1. Greater Resilience in Great Neighborhoods

    June 20, 2019

    By Shanna Williamson.

    As an environmental fellow with the Massachusetts Smart Growth Alliance (MSGA), I participated in their Great Neighborhoods Campaign which is a collaborative effort aimed at addressing housing challenges in the Boston region. This 10-year campaign focused on reforming Massachusetts’s zoning and permitting laws to encourage healthy, diverse, and equitable community development. One of the tactics used by MSGA to demonstrate the importance of passing zoning reform legislation was attaching the stories of residents whom have been negatively impacted by the lack of housing in the region to the abstract zoning reform policies crafted by the MSGA team.  Another tactic was establishing spaces in which residents of different towns and cities in the surrounding Boston region could informally gather to discuss how they envision growth for their communities.

    As part of the Great Neighborhoods campaign, I assisted with these community organizing and outreach efforts and saw them as an effective way to not only connect community members to discuss the sectors of development (i.e. improved transit, walkability, green space) they believe to be most pertinent to their town or city’s growth, but also empower residents to organize and involve themselves in the development process. As a result of my involvement with MSGA’s Great Neighborhoods campaign, I believe I was exposed to some of the best approaches to orientating communities to the resources available to them to achieve development goals specific to their neighborhoods.

    Towards the end of my summer experience, I was also able to delve into some of Massachusetts adaptation, mitigation, and resiliency efforts, specifically those pertaining to sea level rise and associated flooding. During the last legislative session in Massachusetts, environmental organizations were successful in passing bills that would aid in adapting to as well as mitigating the effects of sea level rise in Massachusetts. In regards to resiliency efforts, environmental groups were also successful in passing the Municipal Vulnerability Preparedness (MVP) grant program as part of an environmental bond bill. Through the MVP program, cities and towns in Massachusetts would be provided support to develop and implement plans for climate adaptation and resiliency on the local level. Specifically, one of the highlighted deliverables of the MVP program is prioritized action steps communities may take to enhance their resiliency. This deliverable is imperative to effective resiliency planning as my research on effective resiliency strategies consistently emphasizes the need for community engagement at the local level. Such engagement could take many forms such as having community members develop a networked communication system which would transfer information (i.e. preparedness plan updates, coastal hazard updates) from local leaders to the neighborhood level during all stages of an event (Goodschalk 2003).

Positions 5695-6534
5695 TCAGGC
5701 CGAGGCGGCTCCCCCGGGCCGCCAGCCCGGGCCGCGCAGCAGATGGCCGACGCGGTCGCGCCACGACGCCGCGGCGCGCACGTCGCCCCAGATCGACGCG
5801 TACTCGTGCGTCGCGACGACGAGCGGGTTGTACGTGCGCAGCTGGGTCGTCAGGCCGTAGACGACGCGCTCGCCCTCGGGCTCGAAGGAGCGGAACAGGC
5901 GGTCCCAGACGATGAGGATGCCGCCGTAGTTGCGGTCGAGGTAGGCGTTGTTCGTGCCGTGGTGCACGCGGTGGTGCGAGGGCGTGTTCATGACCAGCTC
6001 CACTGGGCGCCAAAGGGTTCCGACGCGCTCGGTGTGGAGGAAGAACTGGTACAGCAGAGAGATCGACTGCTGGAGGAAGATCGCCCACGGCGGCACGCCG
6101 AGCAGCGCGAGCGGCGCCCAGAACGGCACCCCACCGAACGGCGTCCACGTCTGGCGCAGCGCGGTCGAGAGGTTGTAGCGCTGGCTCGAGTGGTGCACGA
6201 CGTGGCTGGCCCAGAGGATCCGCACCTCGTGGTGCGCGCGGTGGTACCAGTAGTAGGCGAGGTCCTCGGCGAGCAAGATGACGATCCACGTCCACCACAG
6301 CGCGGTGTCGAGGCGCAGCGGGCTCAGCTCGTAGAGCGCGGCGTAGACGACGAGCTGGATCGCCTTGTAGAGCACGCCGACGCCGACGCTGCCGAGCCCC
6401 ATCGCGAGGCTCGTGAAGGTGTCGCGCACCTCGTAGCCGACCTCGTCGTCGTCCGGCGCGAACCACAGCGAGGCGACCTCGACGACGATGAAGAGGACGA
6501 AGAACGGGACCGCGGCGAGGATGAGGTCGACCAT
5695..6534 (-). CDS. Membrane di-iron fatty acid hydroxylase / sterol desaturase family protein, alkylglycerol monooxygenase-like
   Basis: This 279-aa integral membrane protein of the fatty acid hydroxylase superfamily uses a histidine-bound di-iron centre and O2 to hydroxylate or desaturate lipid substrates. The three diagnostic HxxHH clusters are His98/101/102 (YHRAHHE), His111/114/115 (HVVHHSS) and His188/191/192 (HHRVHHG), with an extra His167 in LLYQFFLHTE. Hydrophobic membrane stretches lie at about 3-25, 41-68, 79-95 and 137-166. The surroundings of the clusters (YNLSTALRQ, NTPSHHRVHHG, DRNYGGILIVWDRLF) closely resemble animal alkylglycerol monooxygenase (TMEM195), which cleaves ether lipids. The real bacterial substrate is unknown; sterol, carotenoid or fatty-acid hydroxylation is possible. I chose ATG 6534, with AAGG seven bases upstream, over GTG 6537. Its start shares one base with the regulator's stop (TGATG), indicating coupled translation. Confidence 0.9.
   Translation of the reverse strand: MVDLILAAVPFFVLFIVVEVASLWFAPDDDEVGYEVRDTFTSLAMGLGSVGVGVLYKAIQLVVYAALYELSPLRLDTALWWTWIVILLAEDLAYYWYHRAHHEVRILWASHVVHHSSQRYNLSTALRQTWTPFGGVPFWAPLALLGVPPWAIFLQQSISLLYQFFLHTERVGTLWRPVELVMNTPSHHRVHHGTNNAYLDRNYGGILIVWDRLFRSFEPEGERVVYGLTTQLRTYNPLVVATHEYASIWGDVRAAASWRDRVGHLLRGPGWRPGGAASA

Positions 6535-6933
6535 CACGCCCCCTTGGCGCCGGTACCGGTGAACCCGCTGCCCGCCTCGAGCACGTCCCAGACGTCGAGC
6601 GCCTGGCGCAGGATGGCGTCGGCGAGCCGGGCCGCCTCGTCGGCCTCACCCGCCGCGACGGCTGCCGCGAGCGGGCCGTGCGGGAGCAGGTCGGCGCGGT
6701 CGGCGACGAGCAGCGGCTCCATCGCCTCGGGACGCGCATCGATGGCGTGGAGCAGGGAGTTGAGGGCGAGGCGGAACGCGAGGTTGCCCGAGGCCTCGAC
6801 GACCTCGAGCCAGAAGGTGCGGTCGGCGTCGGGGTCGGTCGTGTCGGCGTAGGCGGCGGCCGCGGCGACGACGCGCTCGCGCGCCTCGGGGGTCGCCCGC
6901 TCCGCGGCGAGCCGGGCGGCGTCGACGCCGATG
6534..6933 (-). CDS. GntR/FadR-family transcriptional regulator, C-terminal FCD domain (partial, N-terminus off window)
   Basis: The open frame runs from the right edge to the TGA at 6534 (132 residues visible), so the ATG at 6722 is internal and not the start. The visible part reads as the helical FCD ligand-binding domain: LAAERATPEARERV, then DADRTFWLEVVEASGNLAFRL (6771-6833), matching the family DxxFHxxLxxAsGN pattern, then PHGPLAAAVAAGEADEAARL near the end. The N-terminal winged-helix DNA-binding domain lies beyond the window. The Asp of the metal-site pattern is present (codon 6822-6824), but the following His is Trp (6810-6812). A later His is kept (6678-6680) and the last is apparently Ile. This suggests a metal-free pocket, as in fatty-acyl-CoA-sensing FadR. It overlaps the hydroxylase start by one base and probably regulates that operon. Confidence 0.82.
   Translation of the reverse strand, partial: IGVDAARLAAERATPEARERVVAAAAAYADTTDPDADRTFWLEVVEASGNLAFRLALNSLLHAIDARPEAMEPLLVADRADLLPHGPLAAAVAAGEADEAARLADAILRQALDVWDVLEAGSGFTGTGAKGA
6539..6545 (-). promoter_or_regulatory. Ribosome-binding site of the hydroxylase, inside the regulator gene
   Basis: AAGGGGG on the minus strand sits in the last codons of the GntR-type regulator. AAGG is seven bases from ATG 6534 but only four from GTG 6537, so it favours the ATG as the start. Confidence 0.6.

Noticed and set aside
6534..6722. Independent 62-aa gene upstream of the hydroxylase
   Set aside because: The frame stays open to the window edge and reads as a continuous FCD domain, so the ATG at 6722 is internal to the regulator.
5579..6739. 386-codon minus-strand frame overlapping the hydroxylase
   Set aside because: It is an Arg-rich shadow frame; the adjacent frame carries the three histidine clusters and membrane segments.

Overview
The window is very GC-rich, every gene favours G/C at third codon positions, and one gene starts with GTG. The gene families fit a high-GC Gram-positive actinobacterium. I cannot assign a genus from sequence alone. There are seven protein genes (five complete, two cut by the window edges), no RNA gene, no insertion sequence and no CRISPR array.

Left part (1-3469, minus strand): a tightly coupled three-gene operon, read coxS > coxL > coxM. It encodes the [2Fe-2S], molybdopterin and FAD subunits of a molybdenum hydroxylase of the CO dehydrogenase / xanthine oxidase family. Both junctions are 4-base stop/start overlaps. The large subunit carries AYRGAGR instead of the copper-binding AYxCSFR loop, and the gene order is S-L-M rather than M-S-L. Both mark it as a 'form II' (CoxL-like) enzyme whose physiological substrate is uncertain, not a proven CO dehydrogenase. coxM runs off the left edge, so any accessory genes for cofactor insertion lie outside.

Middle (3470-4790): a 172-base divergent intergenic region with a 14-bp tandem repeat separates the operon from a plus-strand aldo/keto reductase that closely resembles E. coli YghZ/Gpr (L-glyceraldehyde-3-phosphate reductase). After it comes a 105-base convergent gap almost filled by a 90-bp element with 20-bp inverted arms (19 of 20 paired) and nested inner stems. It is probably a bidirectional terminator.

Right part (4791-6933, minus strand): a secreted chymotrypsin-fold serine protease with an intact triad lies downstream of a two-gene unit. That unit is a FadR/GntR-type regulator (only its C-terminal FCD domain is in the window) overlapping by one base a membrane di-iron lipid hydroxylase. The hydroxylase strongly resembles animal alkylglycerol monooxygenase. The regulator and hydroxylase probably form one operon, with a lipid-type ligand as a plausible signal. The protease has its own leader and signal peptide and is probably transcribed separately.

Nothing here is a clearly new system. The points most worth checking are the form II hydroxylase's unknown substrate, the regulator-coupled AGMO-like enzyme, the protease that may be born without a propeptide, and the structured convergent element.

I also believe that MSGA’s community organizing techniques is another effective engagement strategy that may help enhance the resiliency of vulnerable coastal communities, especially those that are not typically involved in the adaptation, mitigation, and resiliency planning and process. That is, for those communities that frequently encounter the negative impacts of climate change, it may be worth it to arrange organized informal gatherings where coastal residents, scientists, stakeholders, and local leadership may discuss their concerns, propose potential solutions to their most pressing environmental problems, and incorporate  the opinions of local residents in the planning. Addressing how we deal with climate change in this manner encourages those who are typically left out of planning to contribute to the conversation and may result in stronger adaptation, mitigation, and resiliency strategies.

    Citation

    Godschalk, David R.  2003. Urban Hazard Mitigation: Creating Resilient Cities.  Natural Hazards Review 4(3): 136-142.


    Shanna is originally from the Bronx, NY. She obtained her B.A. in the Geosciences from Skidmore College and recently completed her M.S. in Marine Science at the Virginia Institute of Marine Science. Her graduate research focused on land use and climate change impacts on watersheds in North Carolina. She spent the summer assisting the Massachusetts Smart Growth Alliance with their Great Neighborhoods Campaign and also increased her understanding of climate adaptation, mitigation, and resiliency strategies for coastal communities in Boston.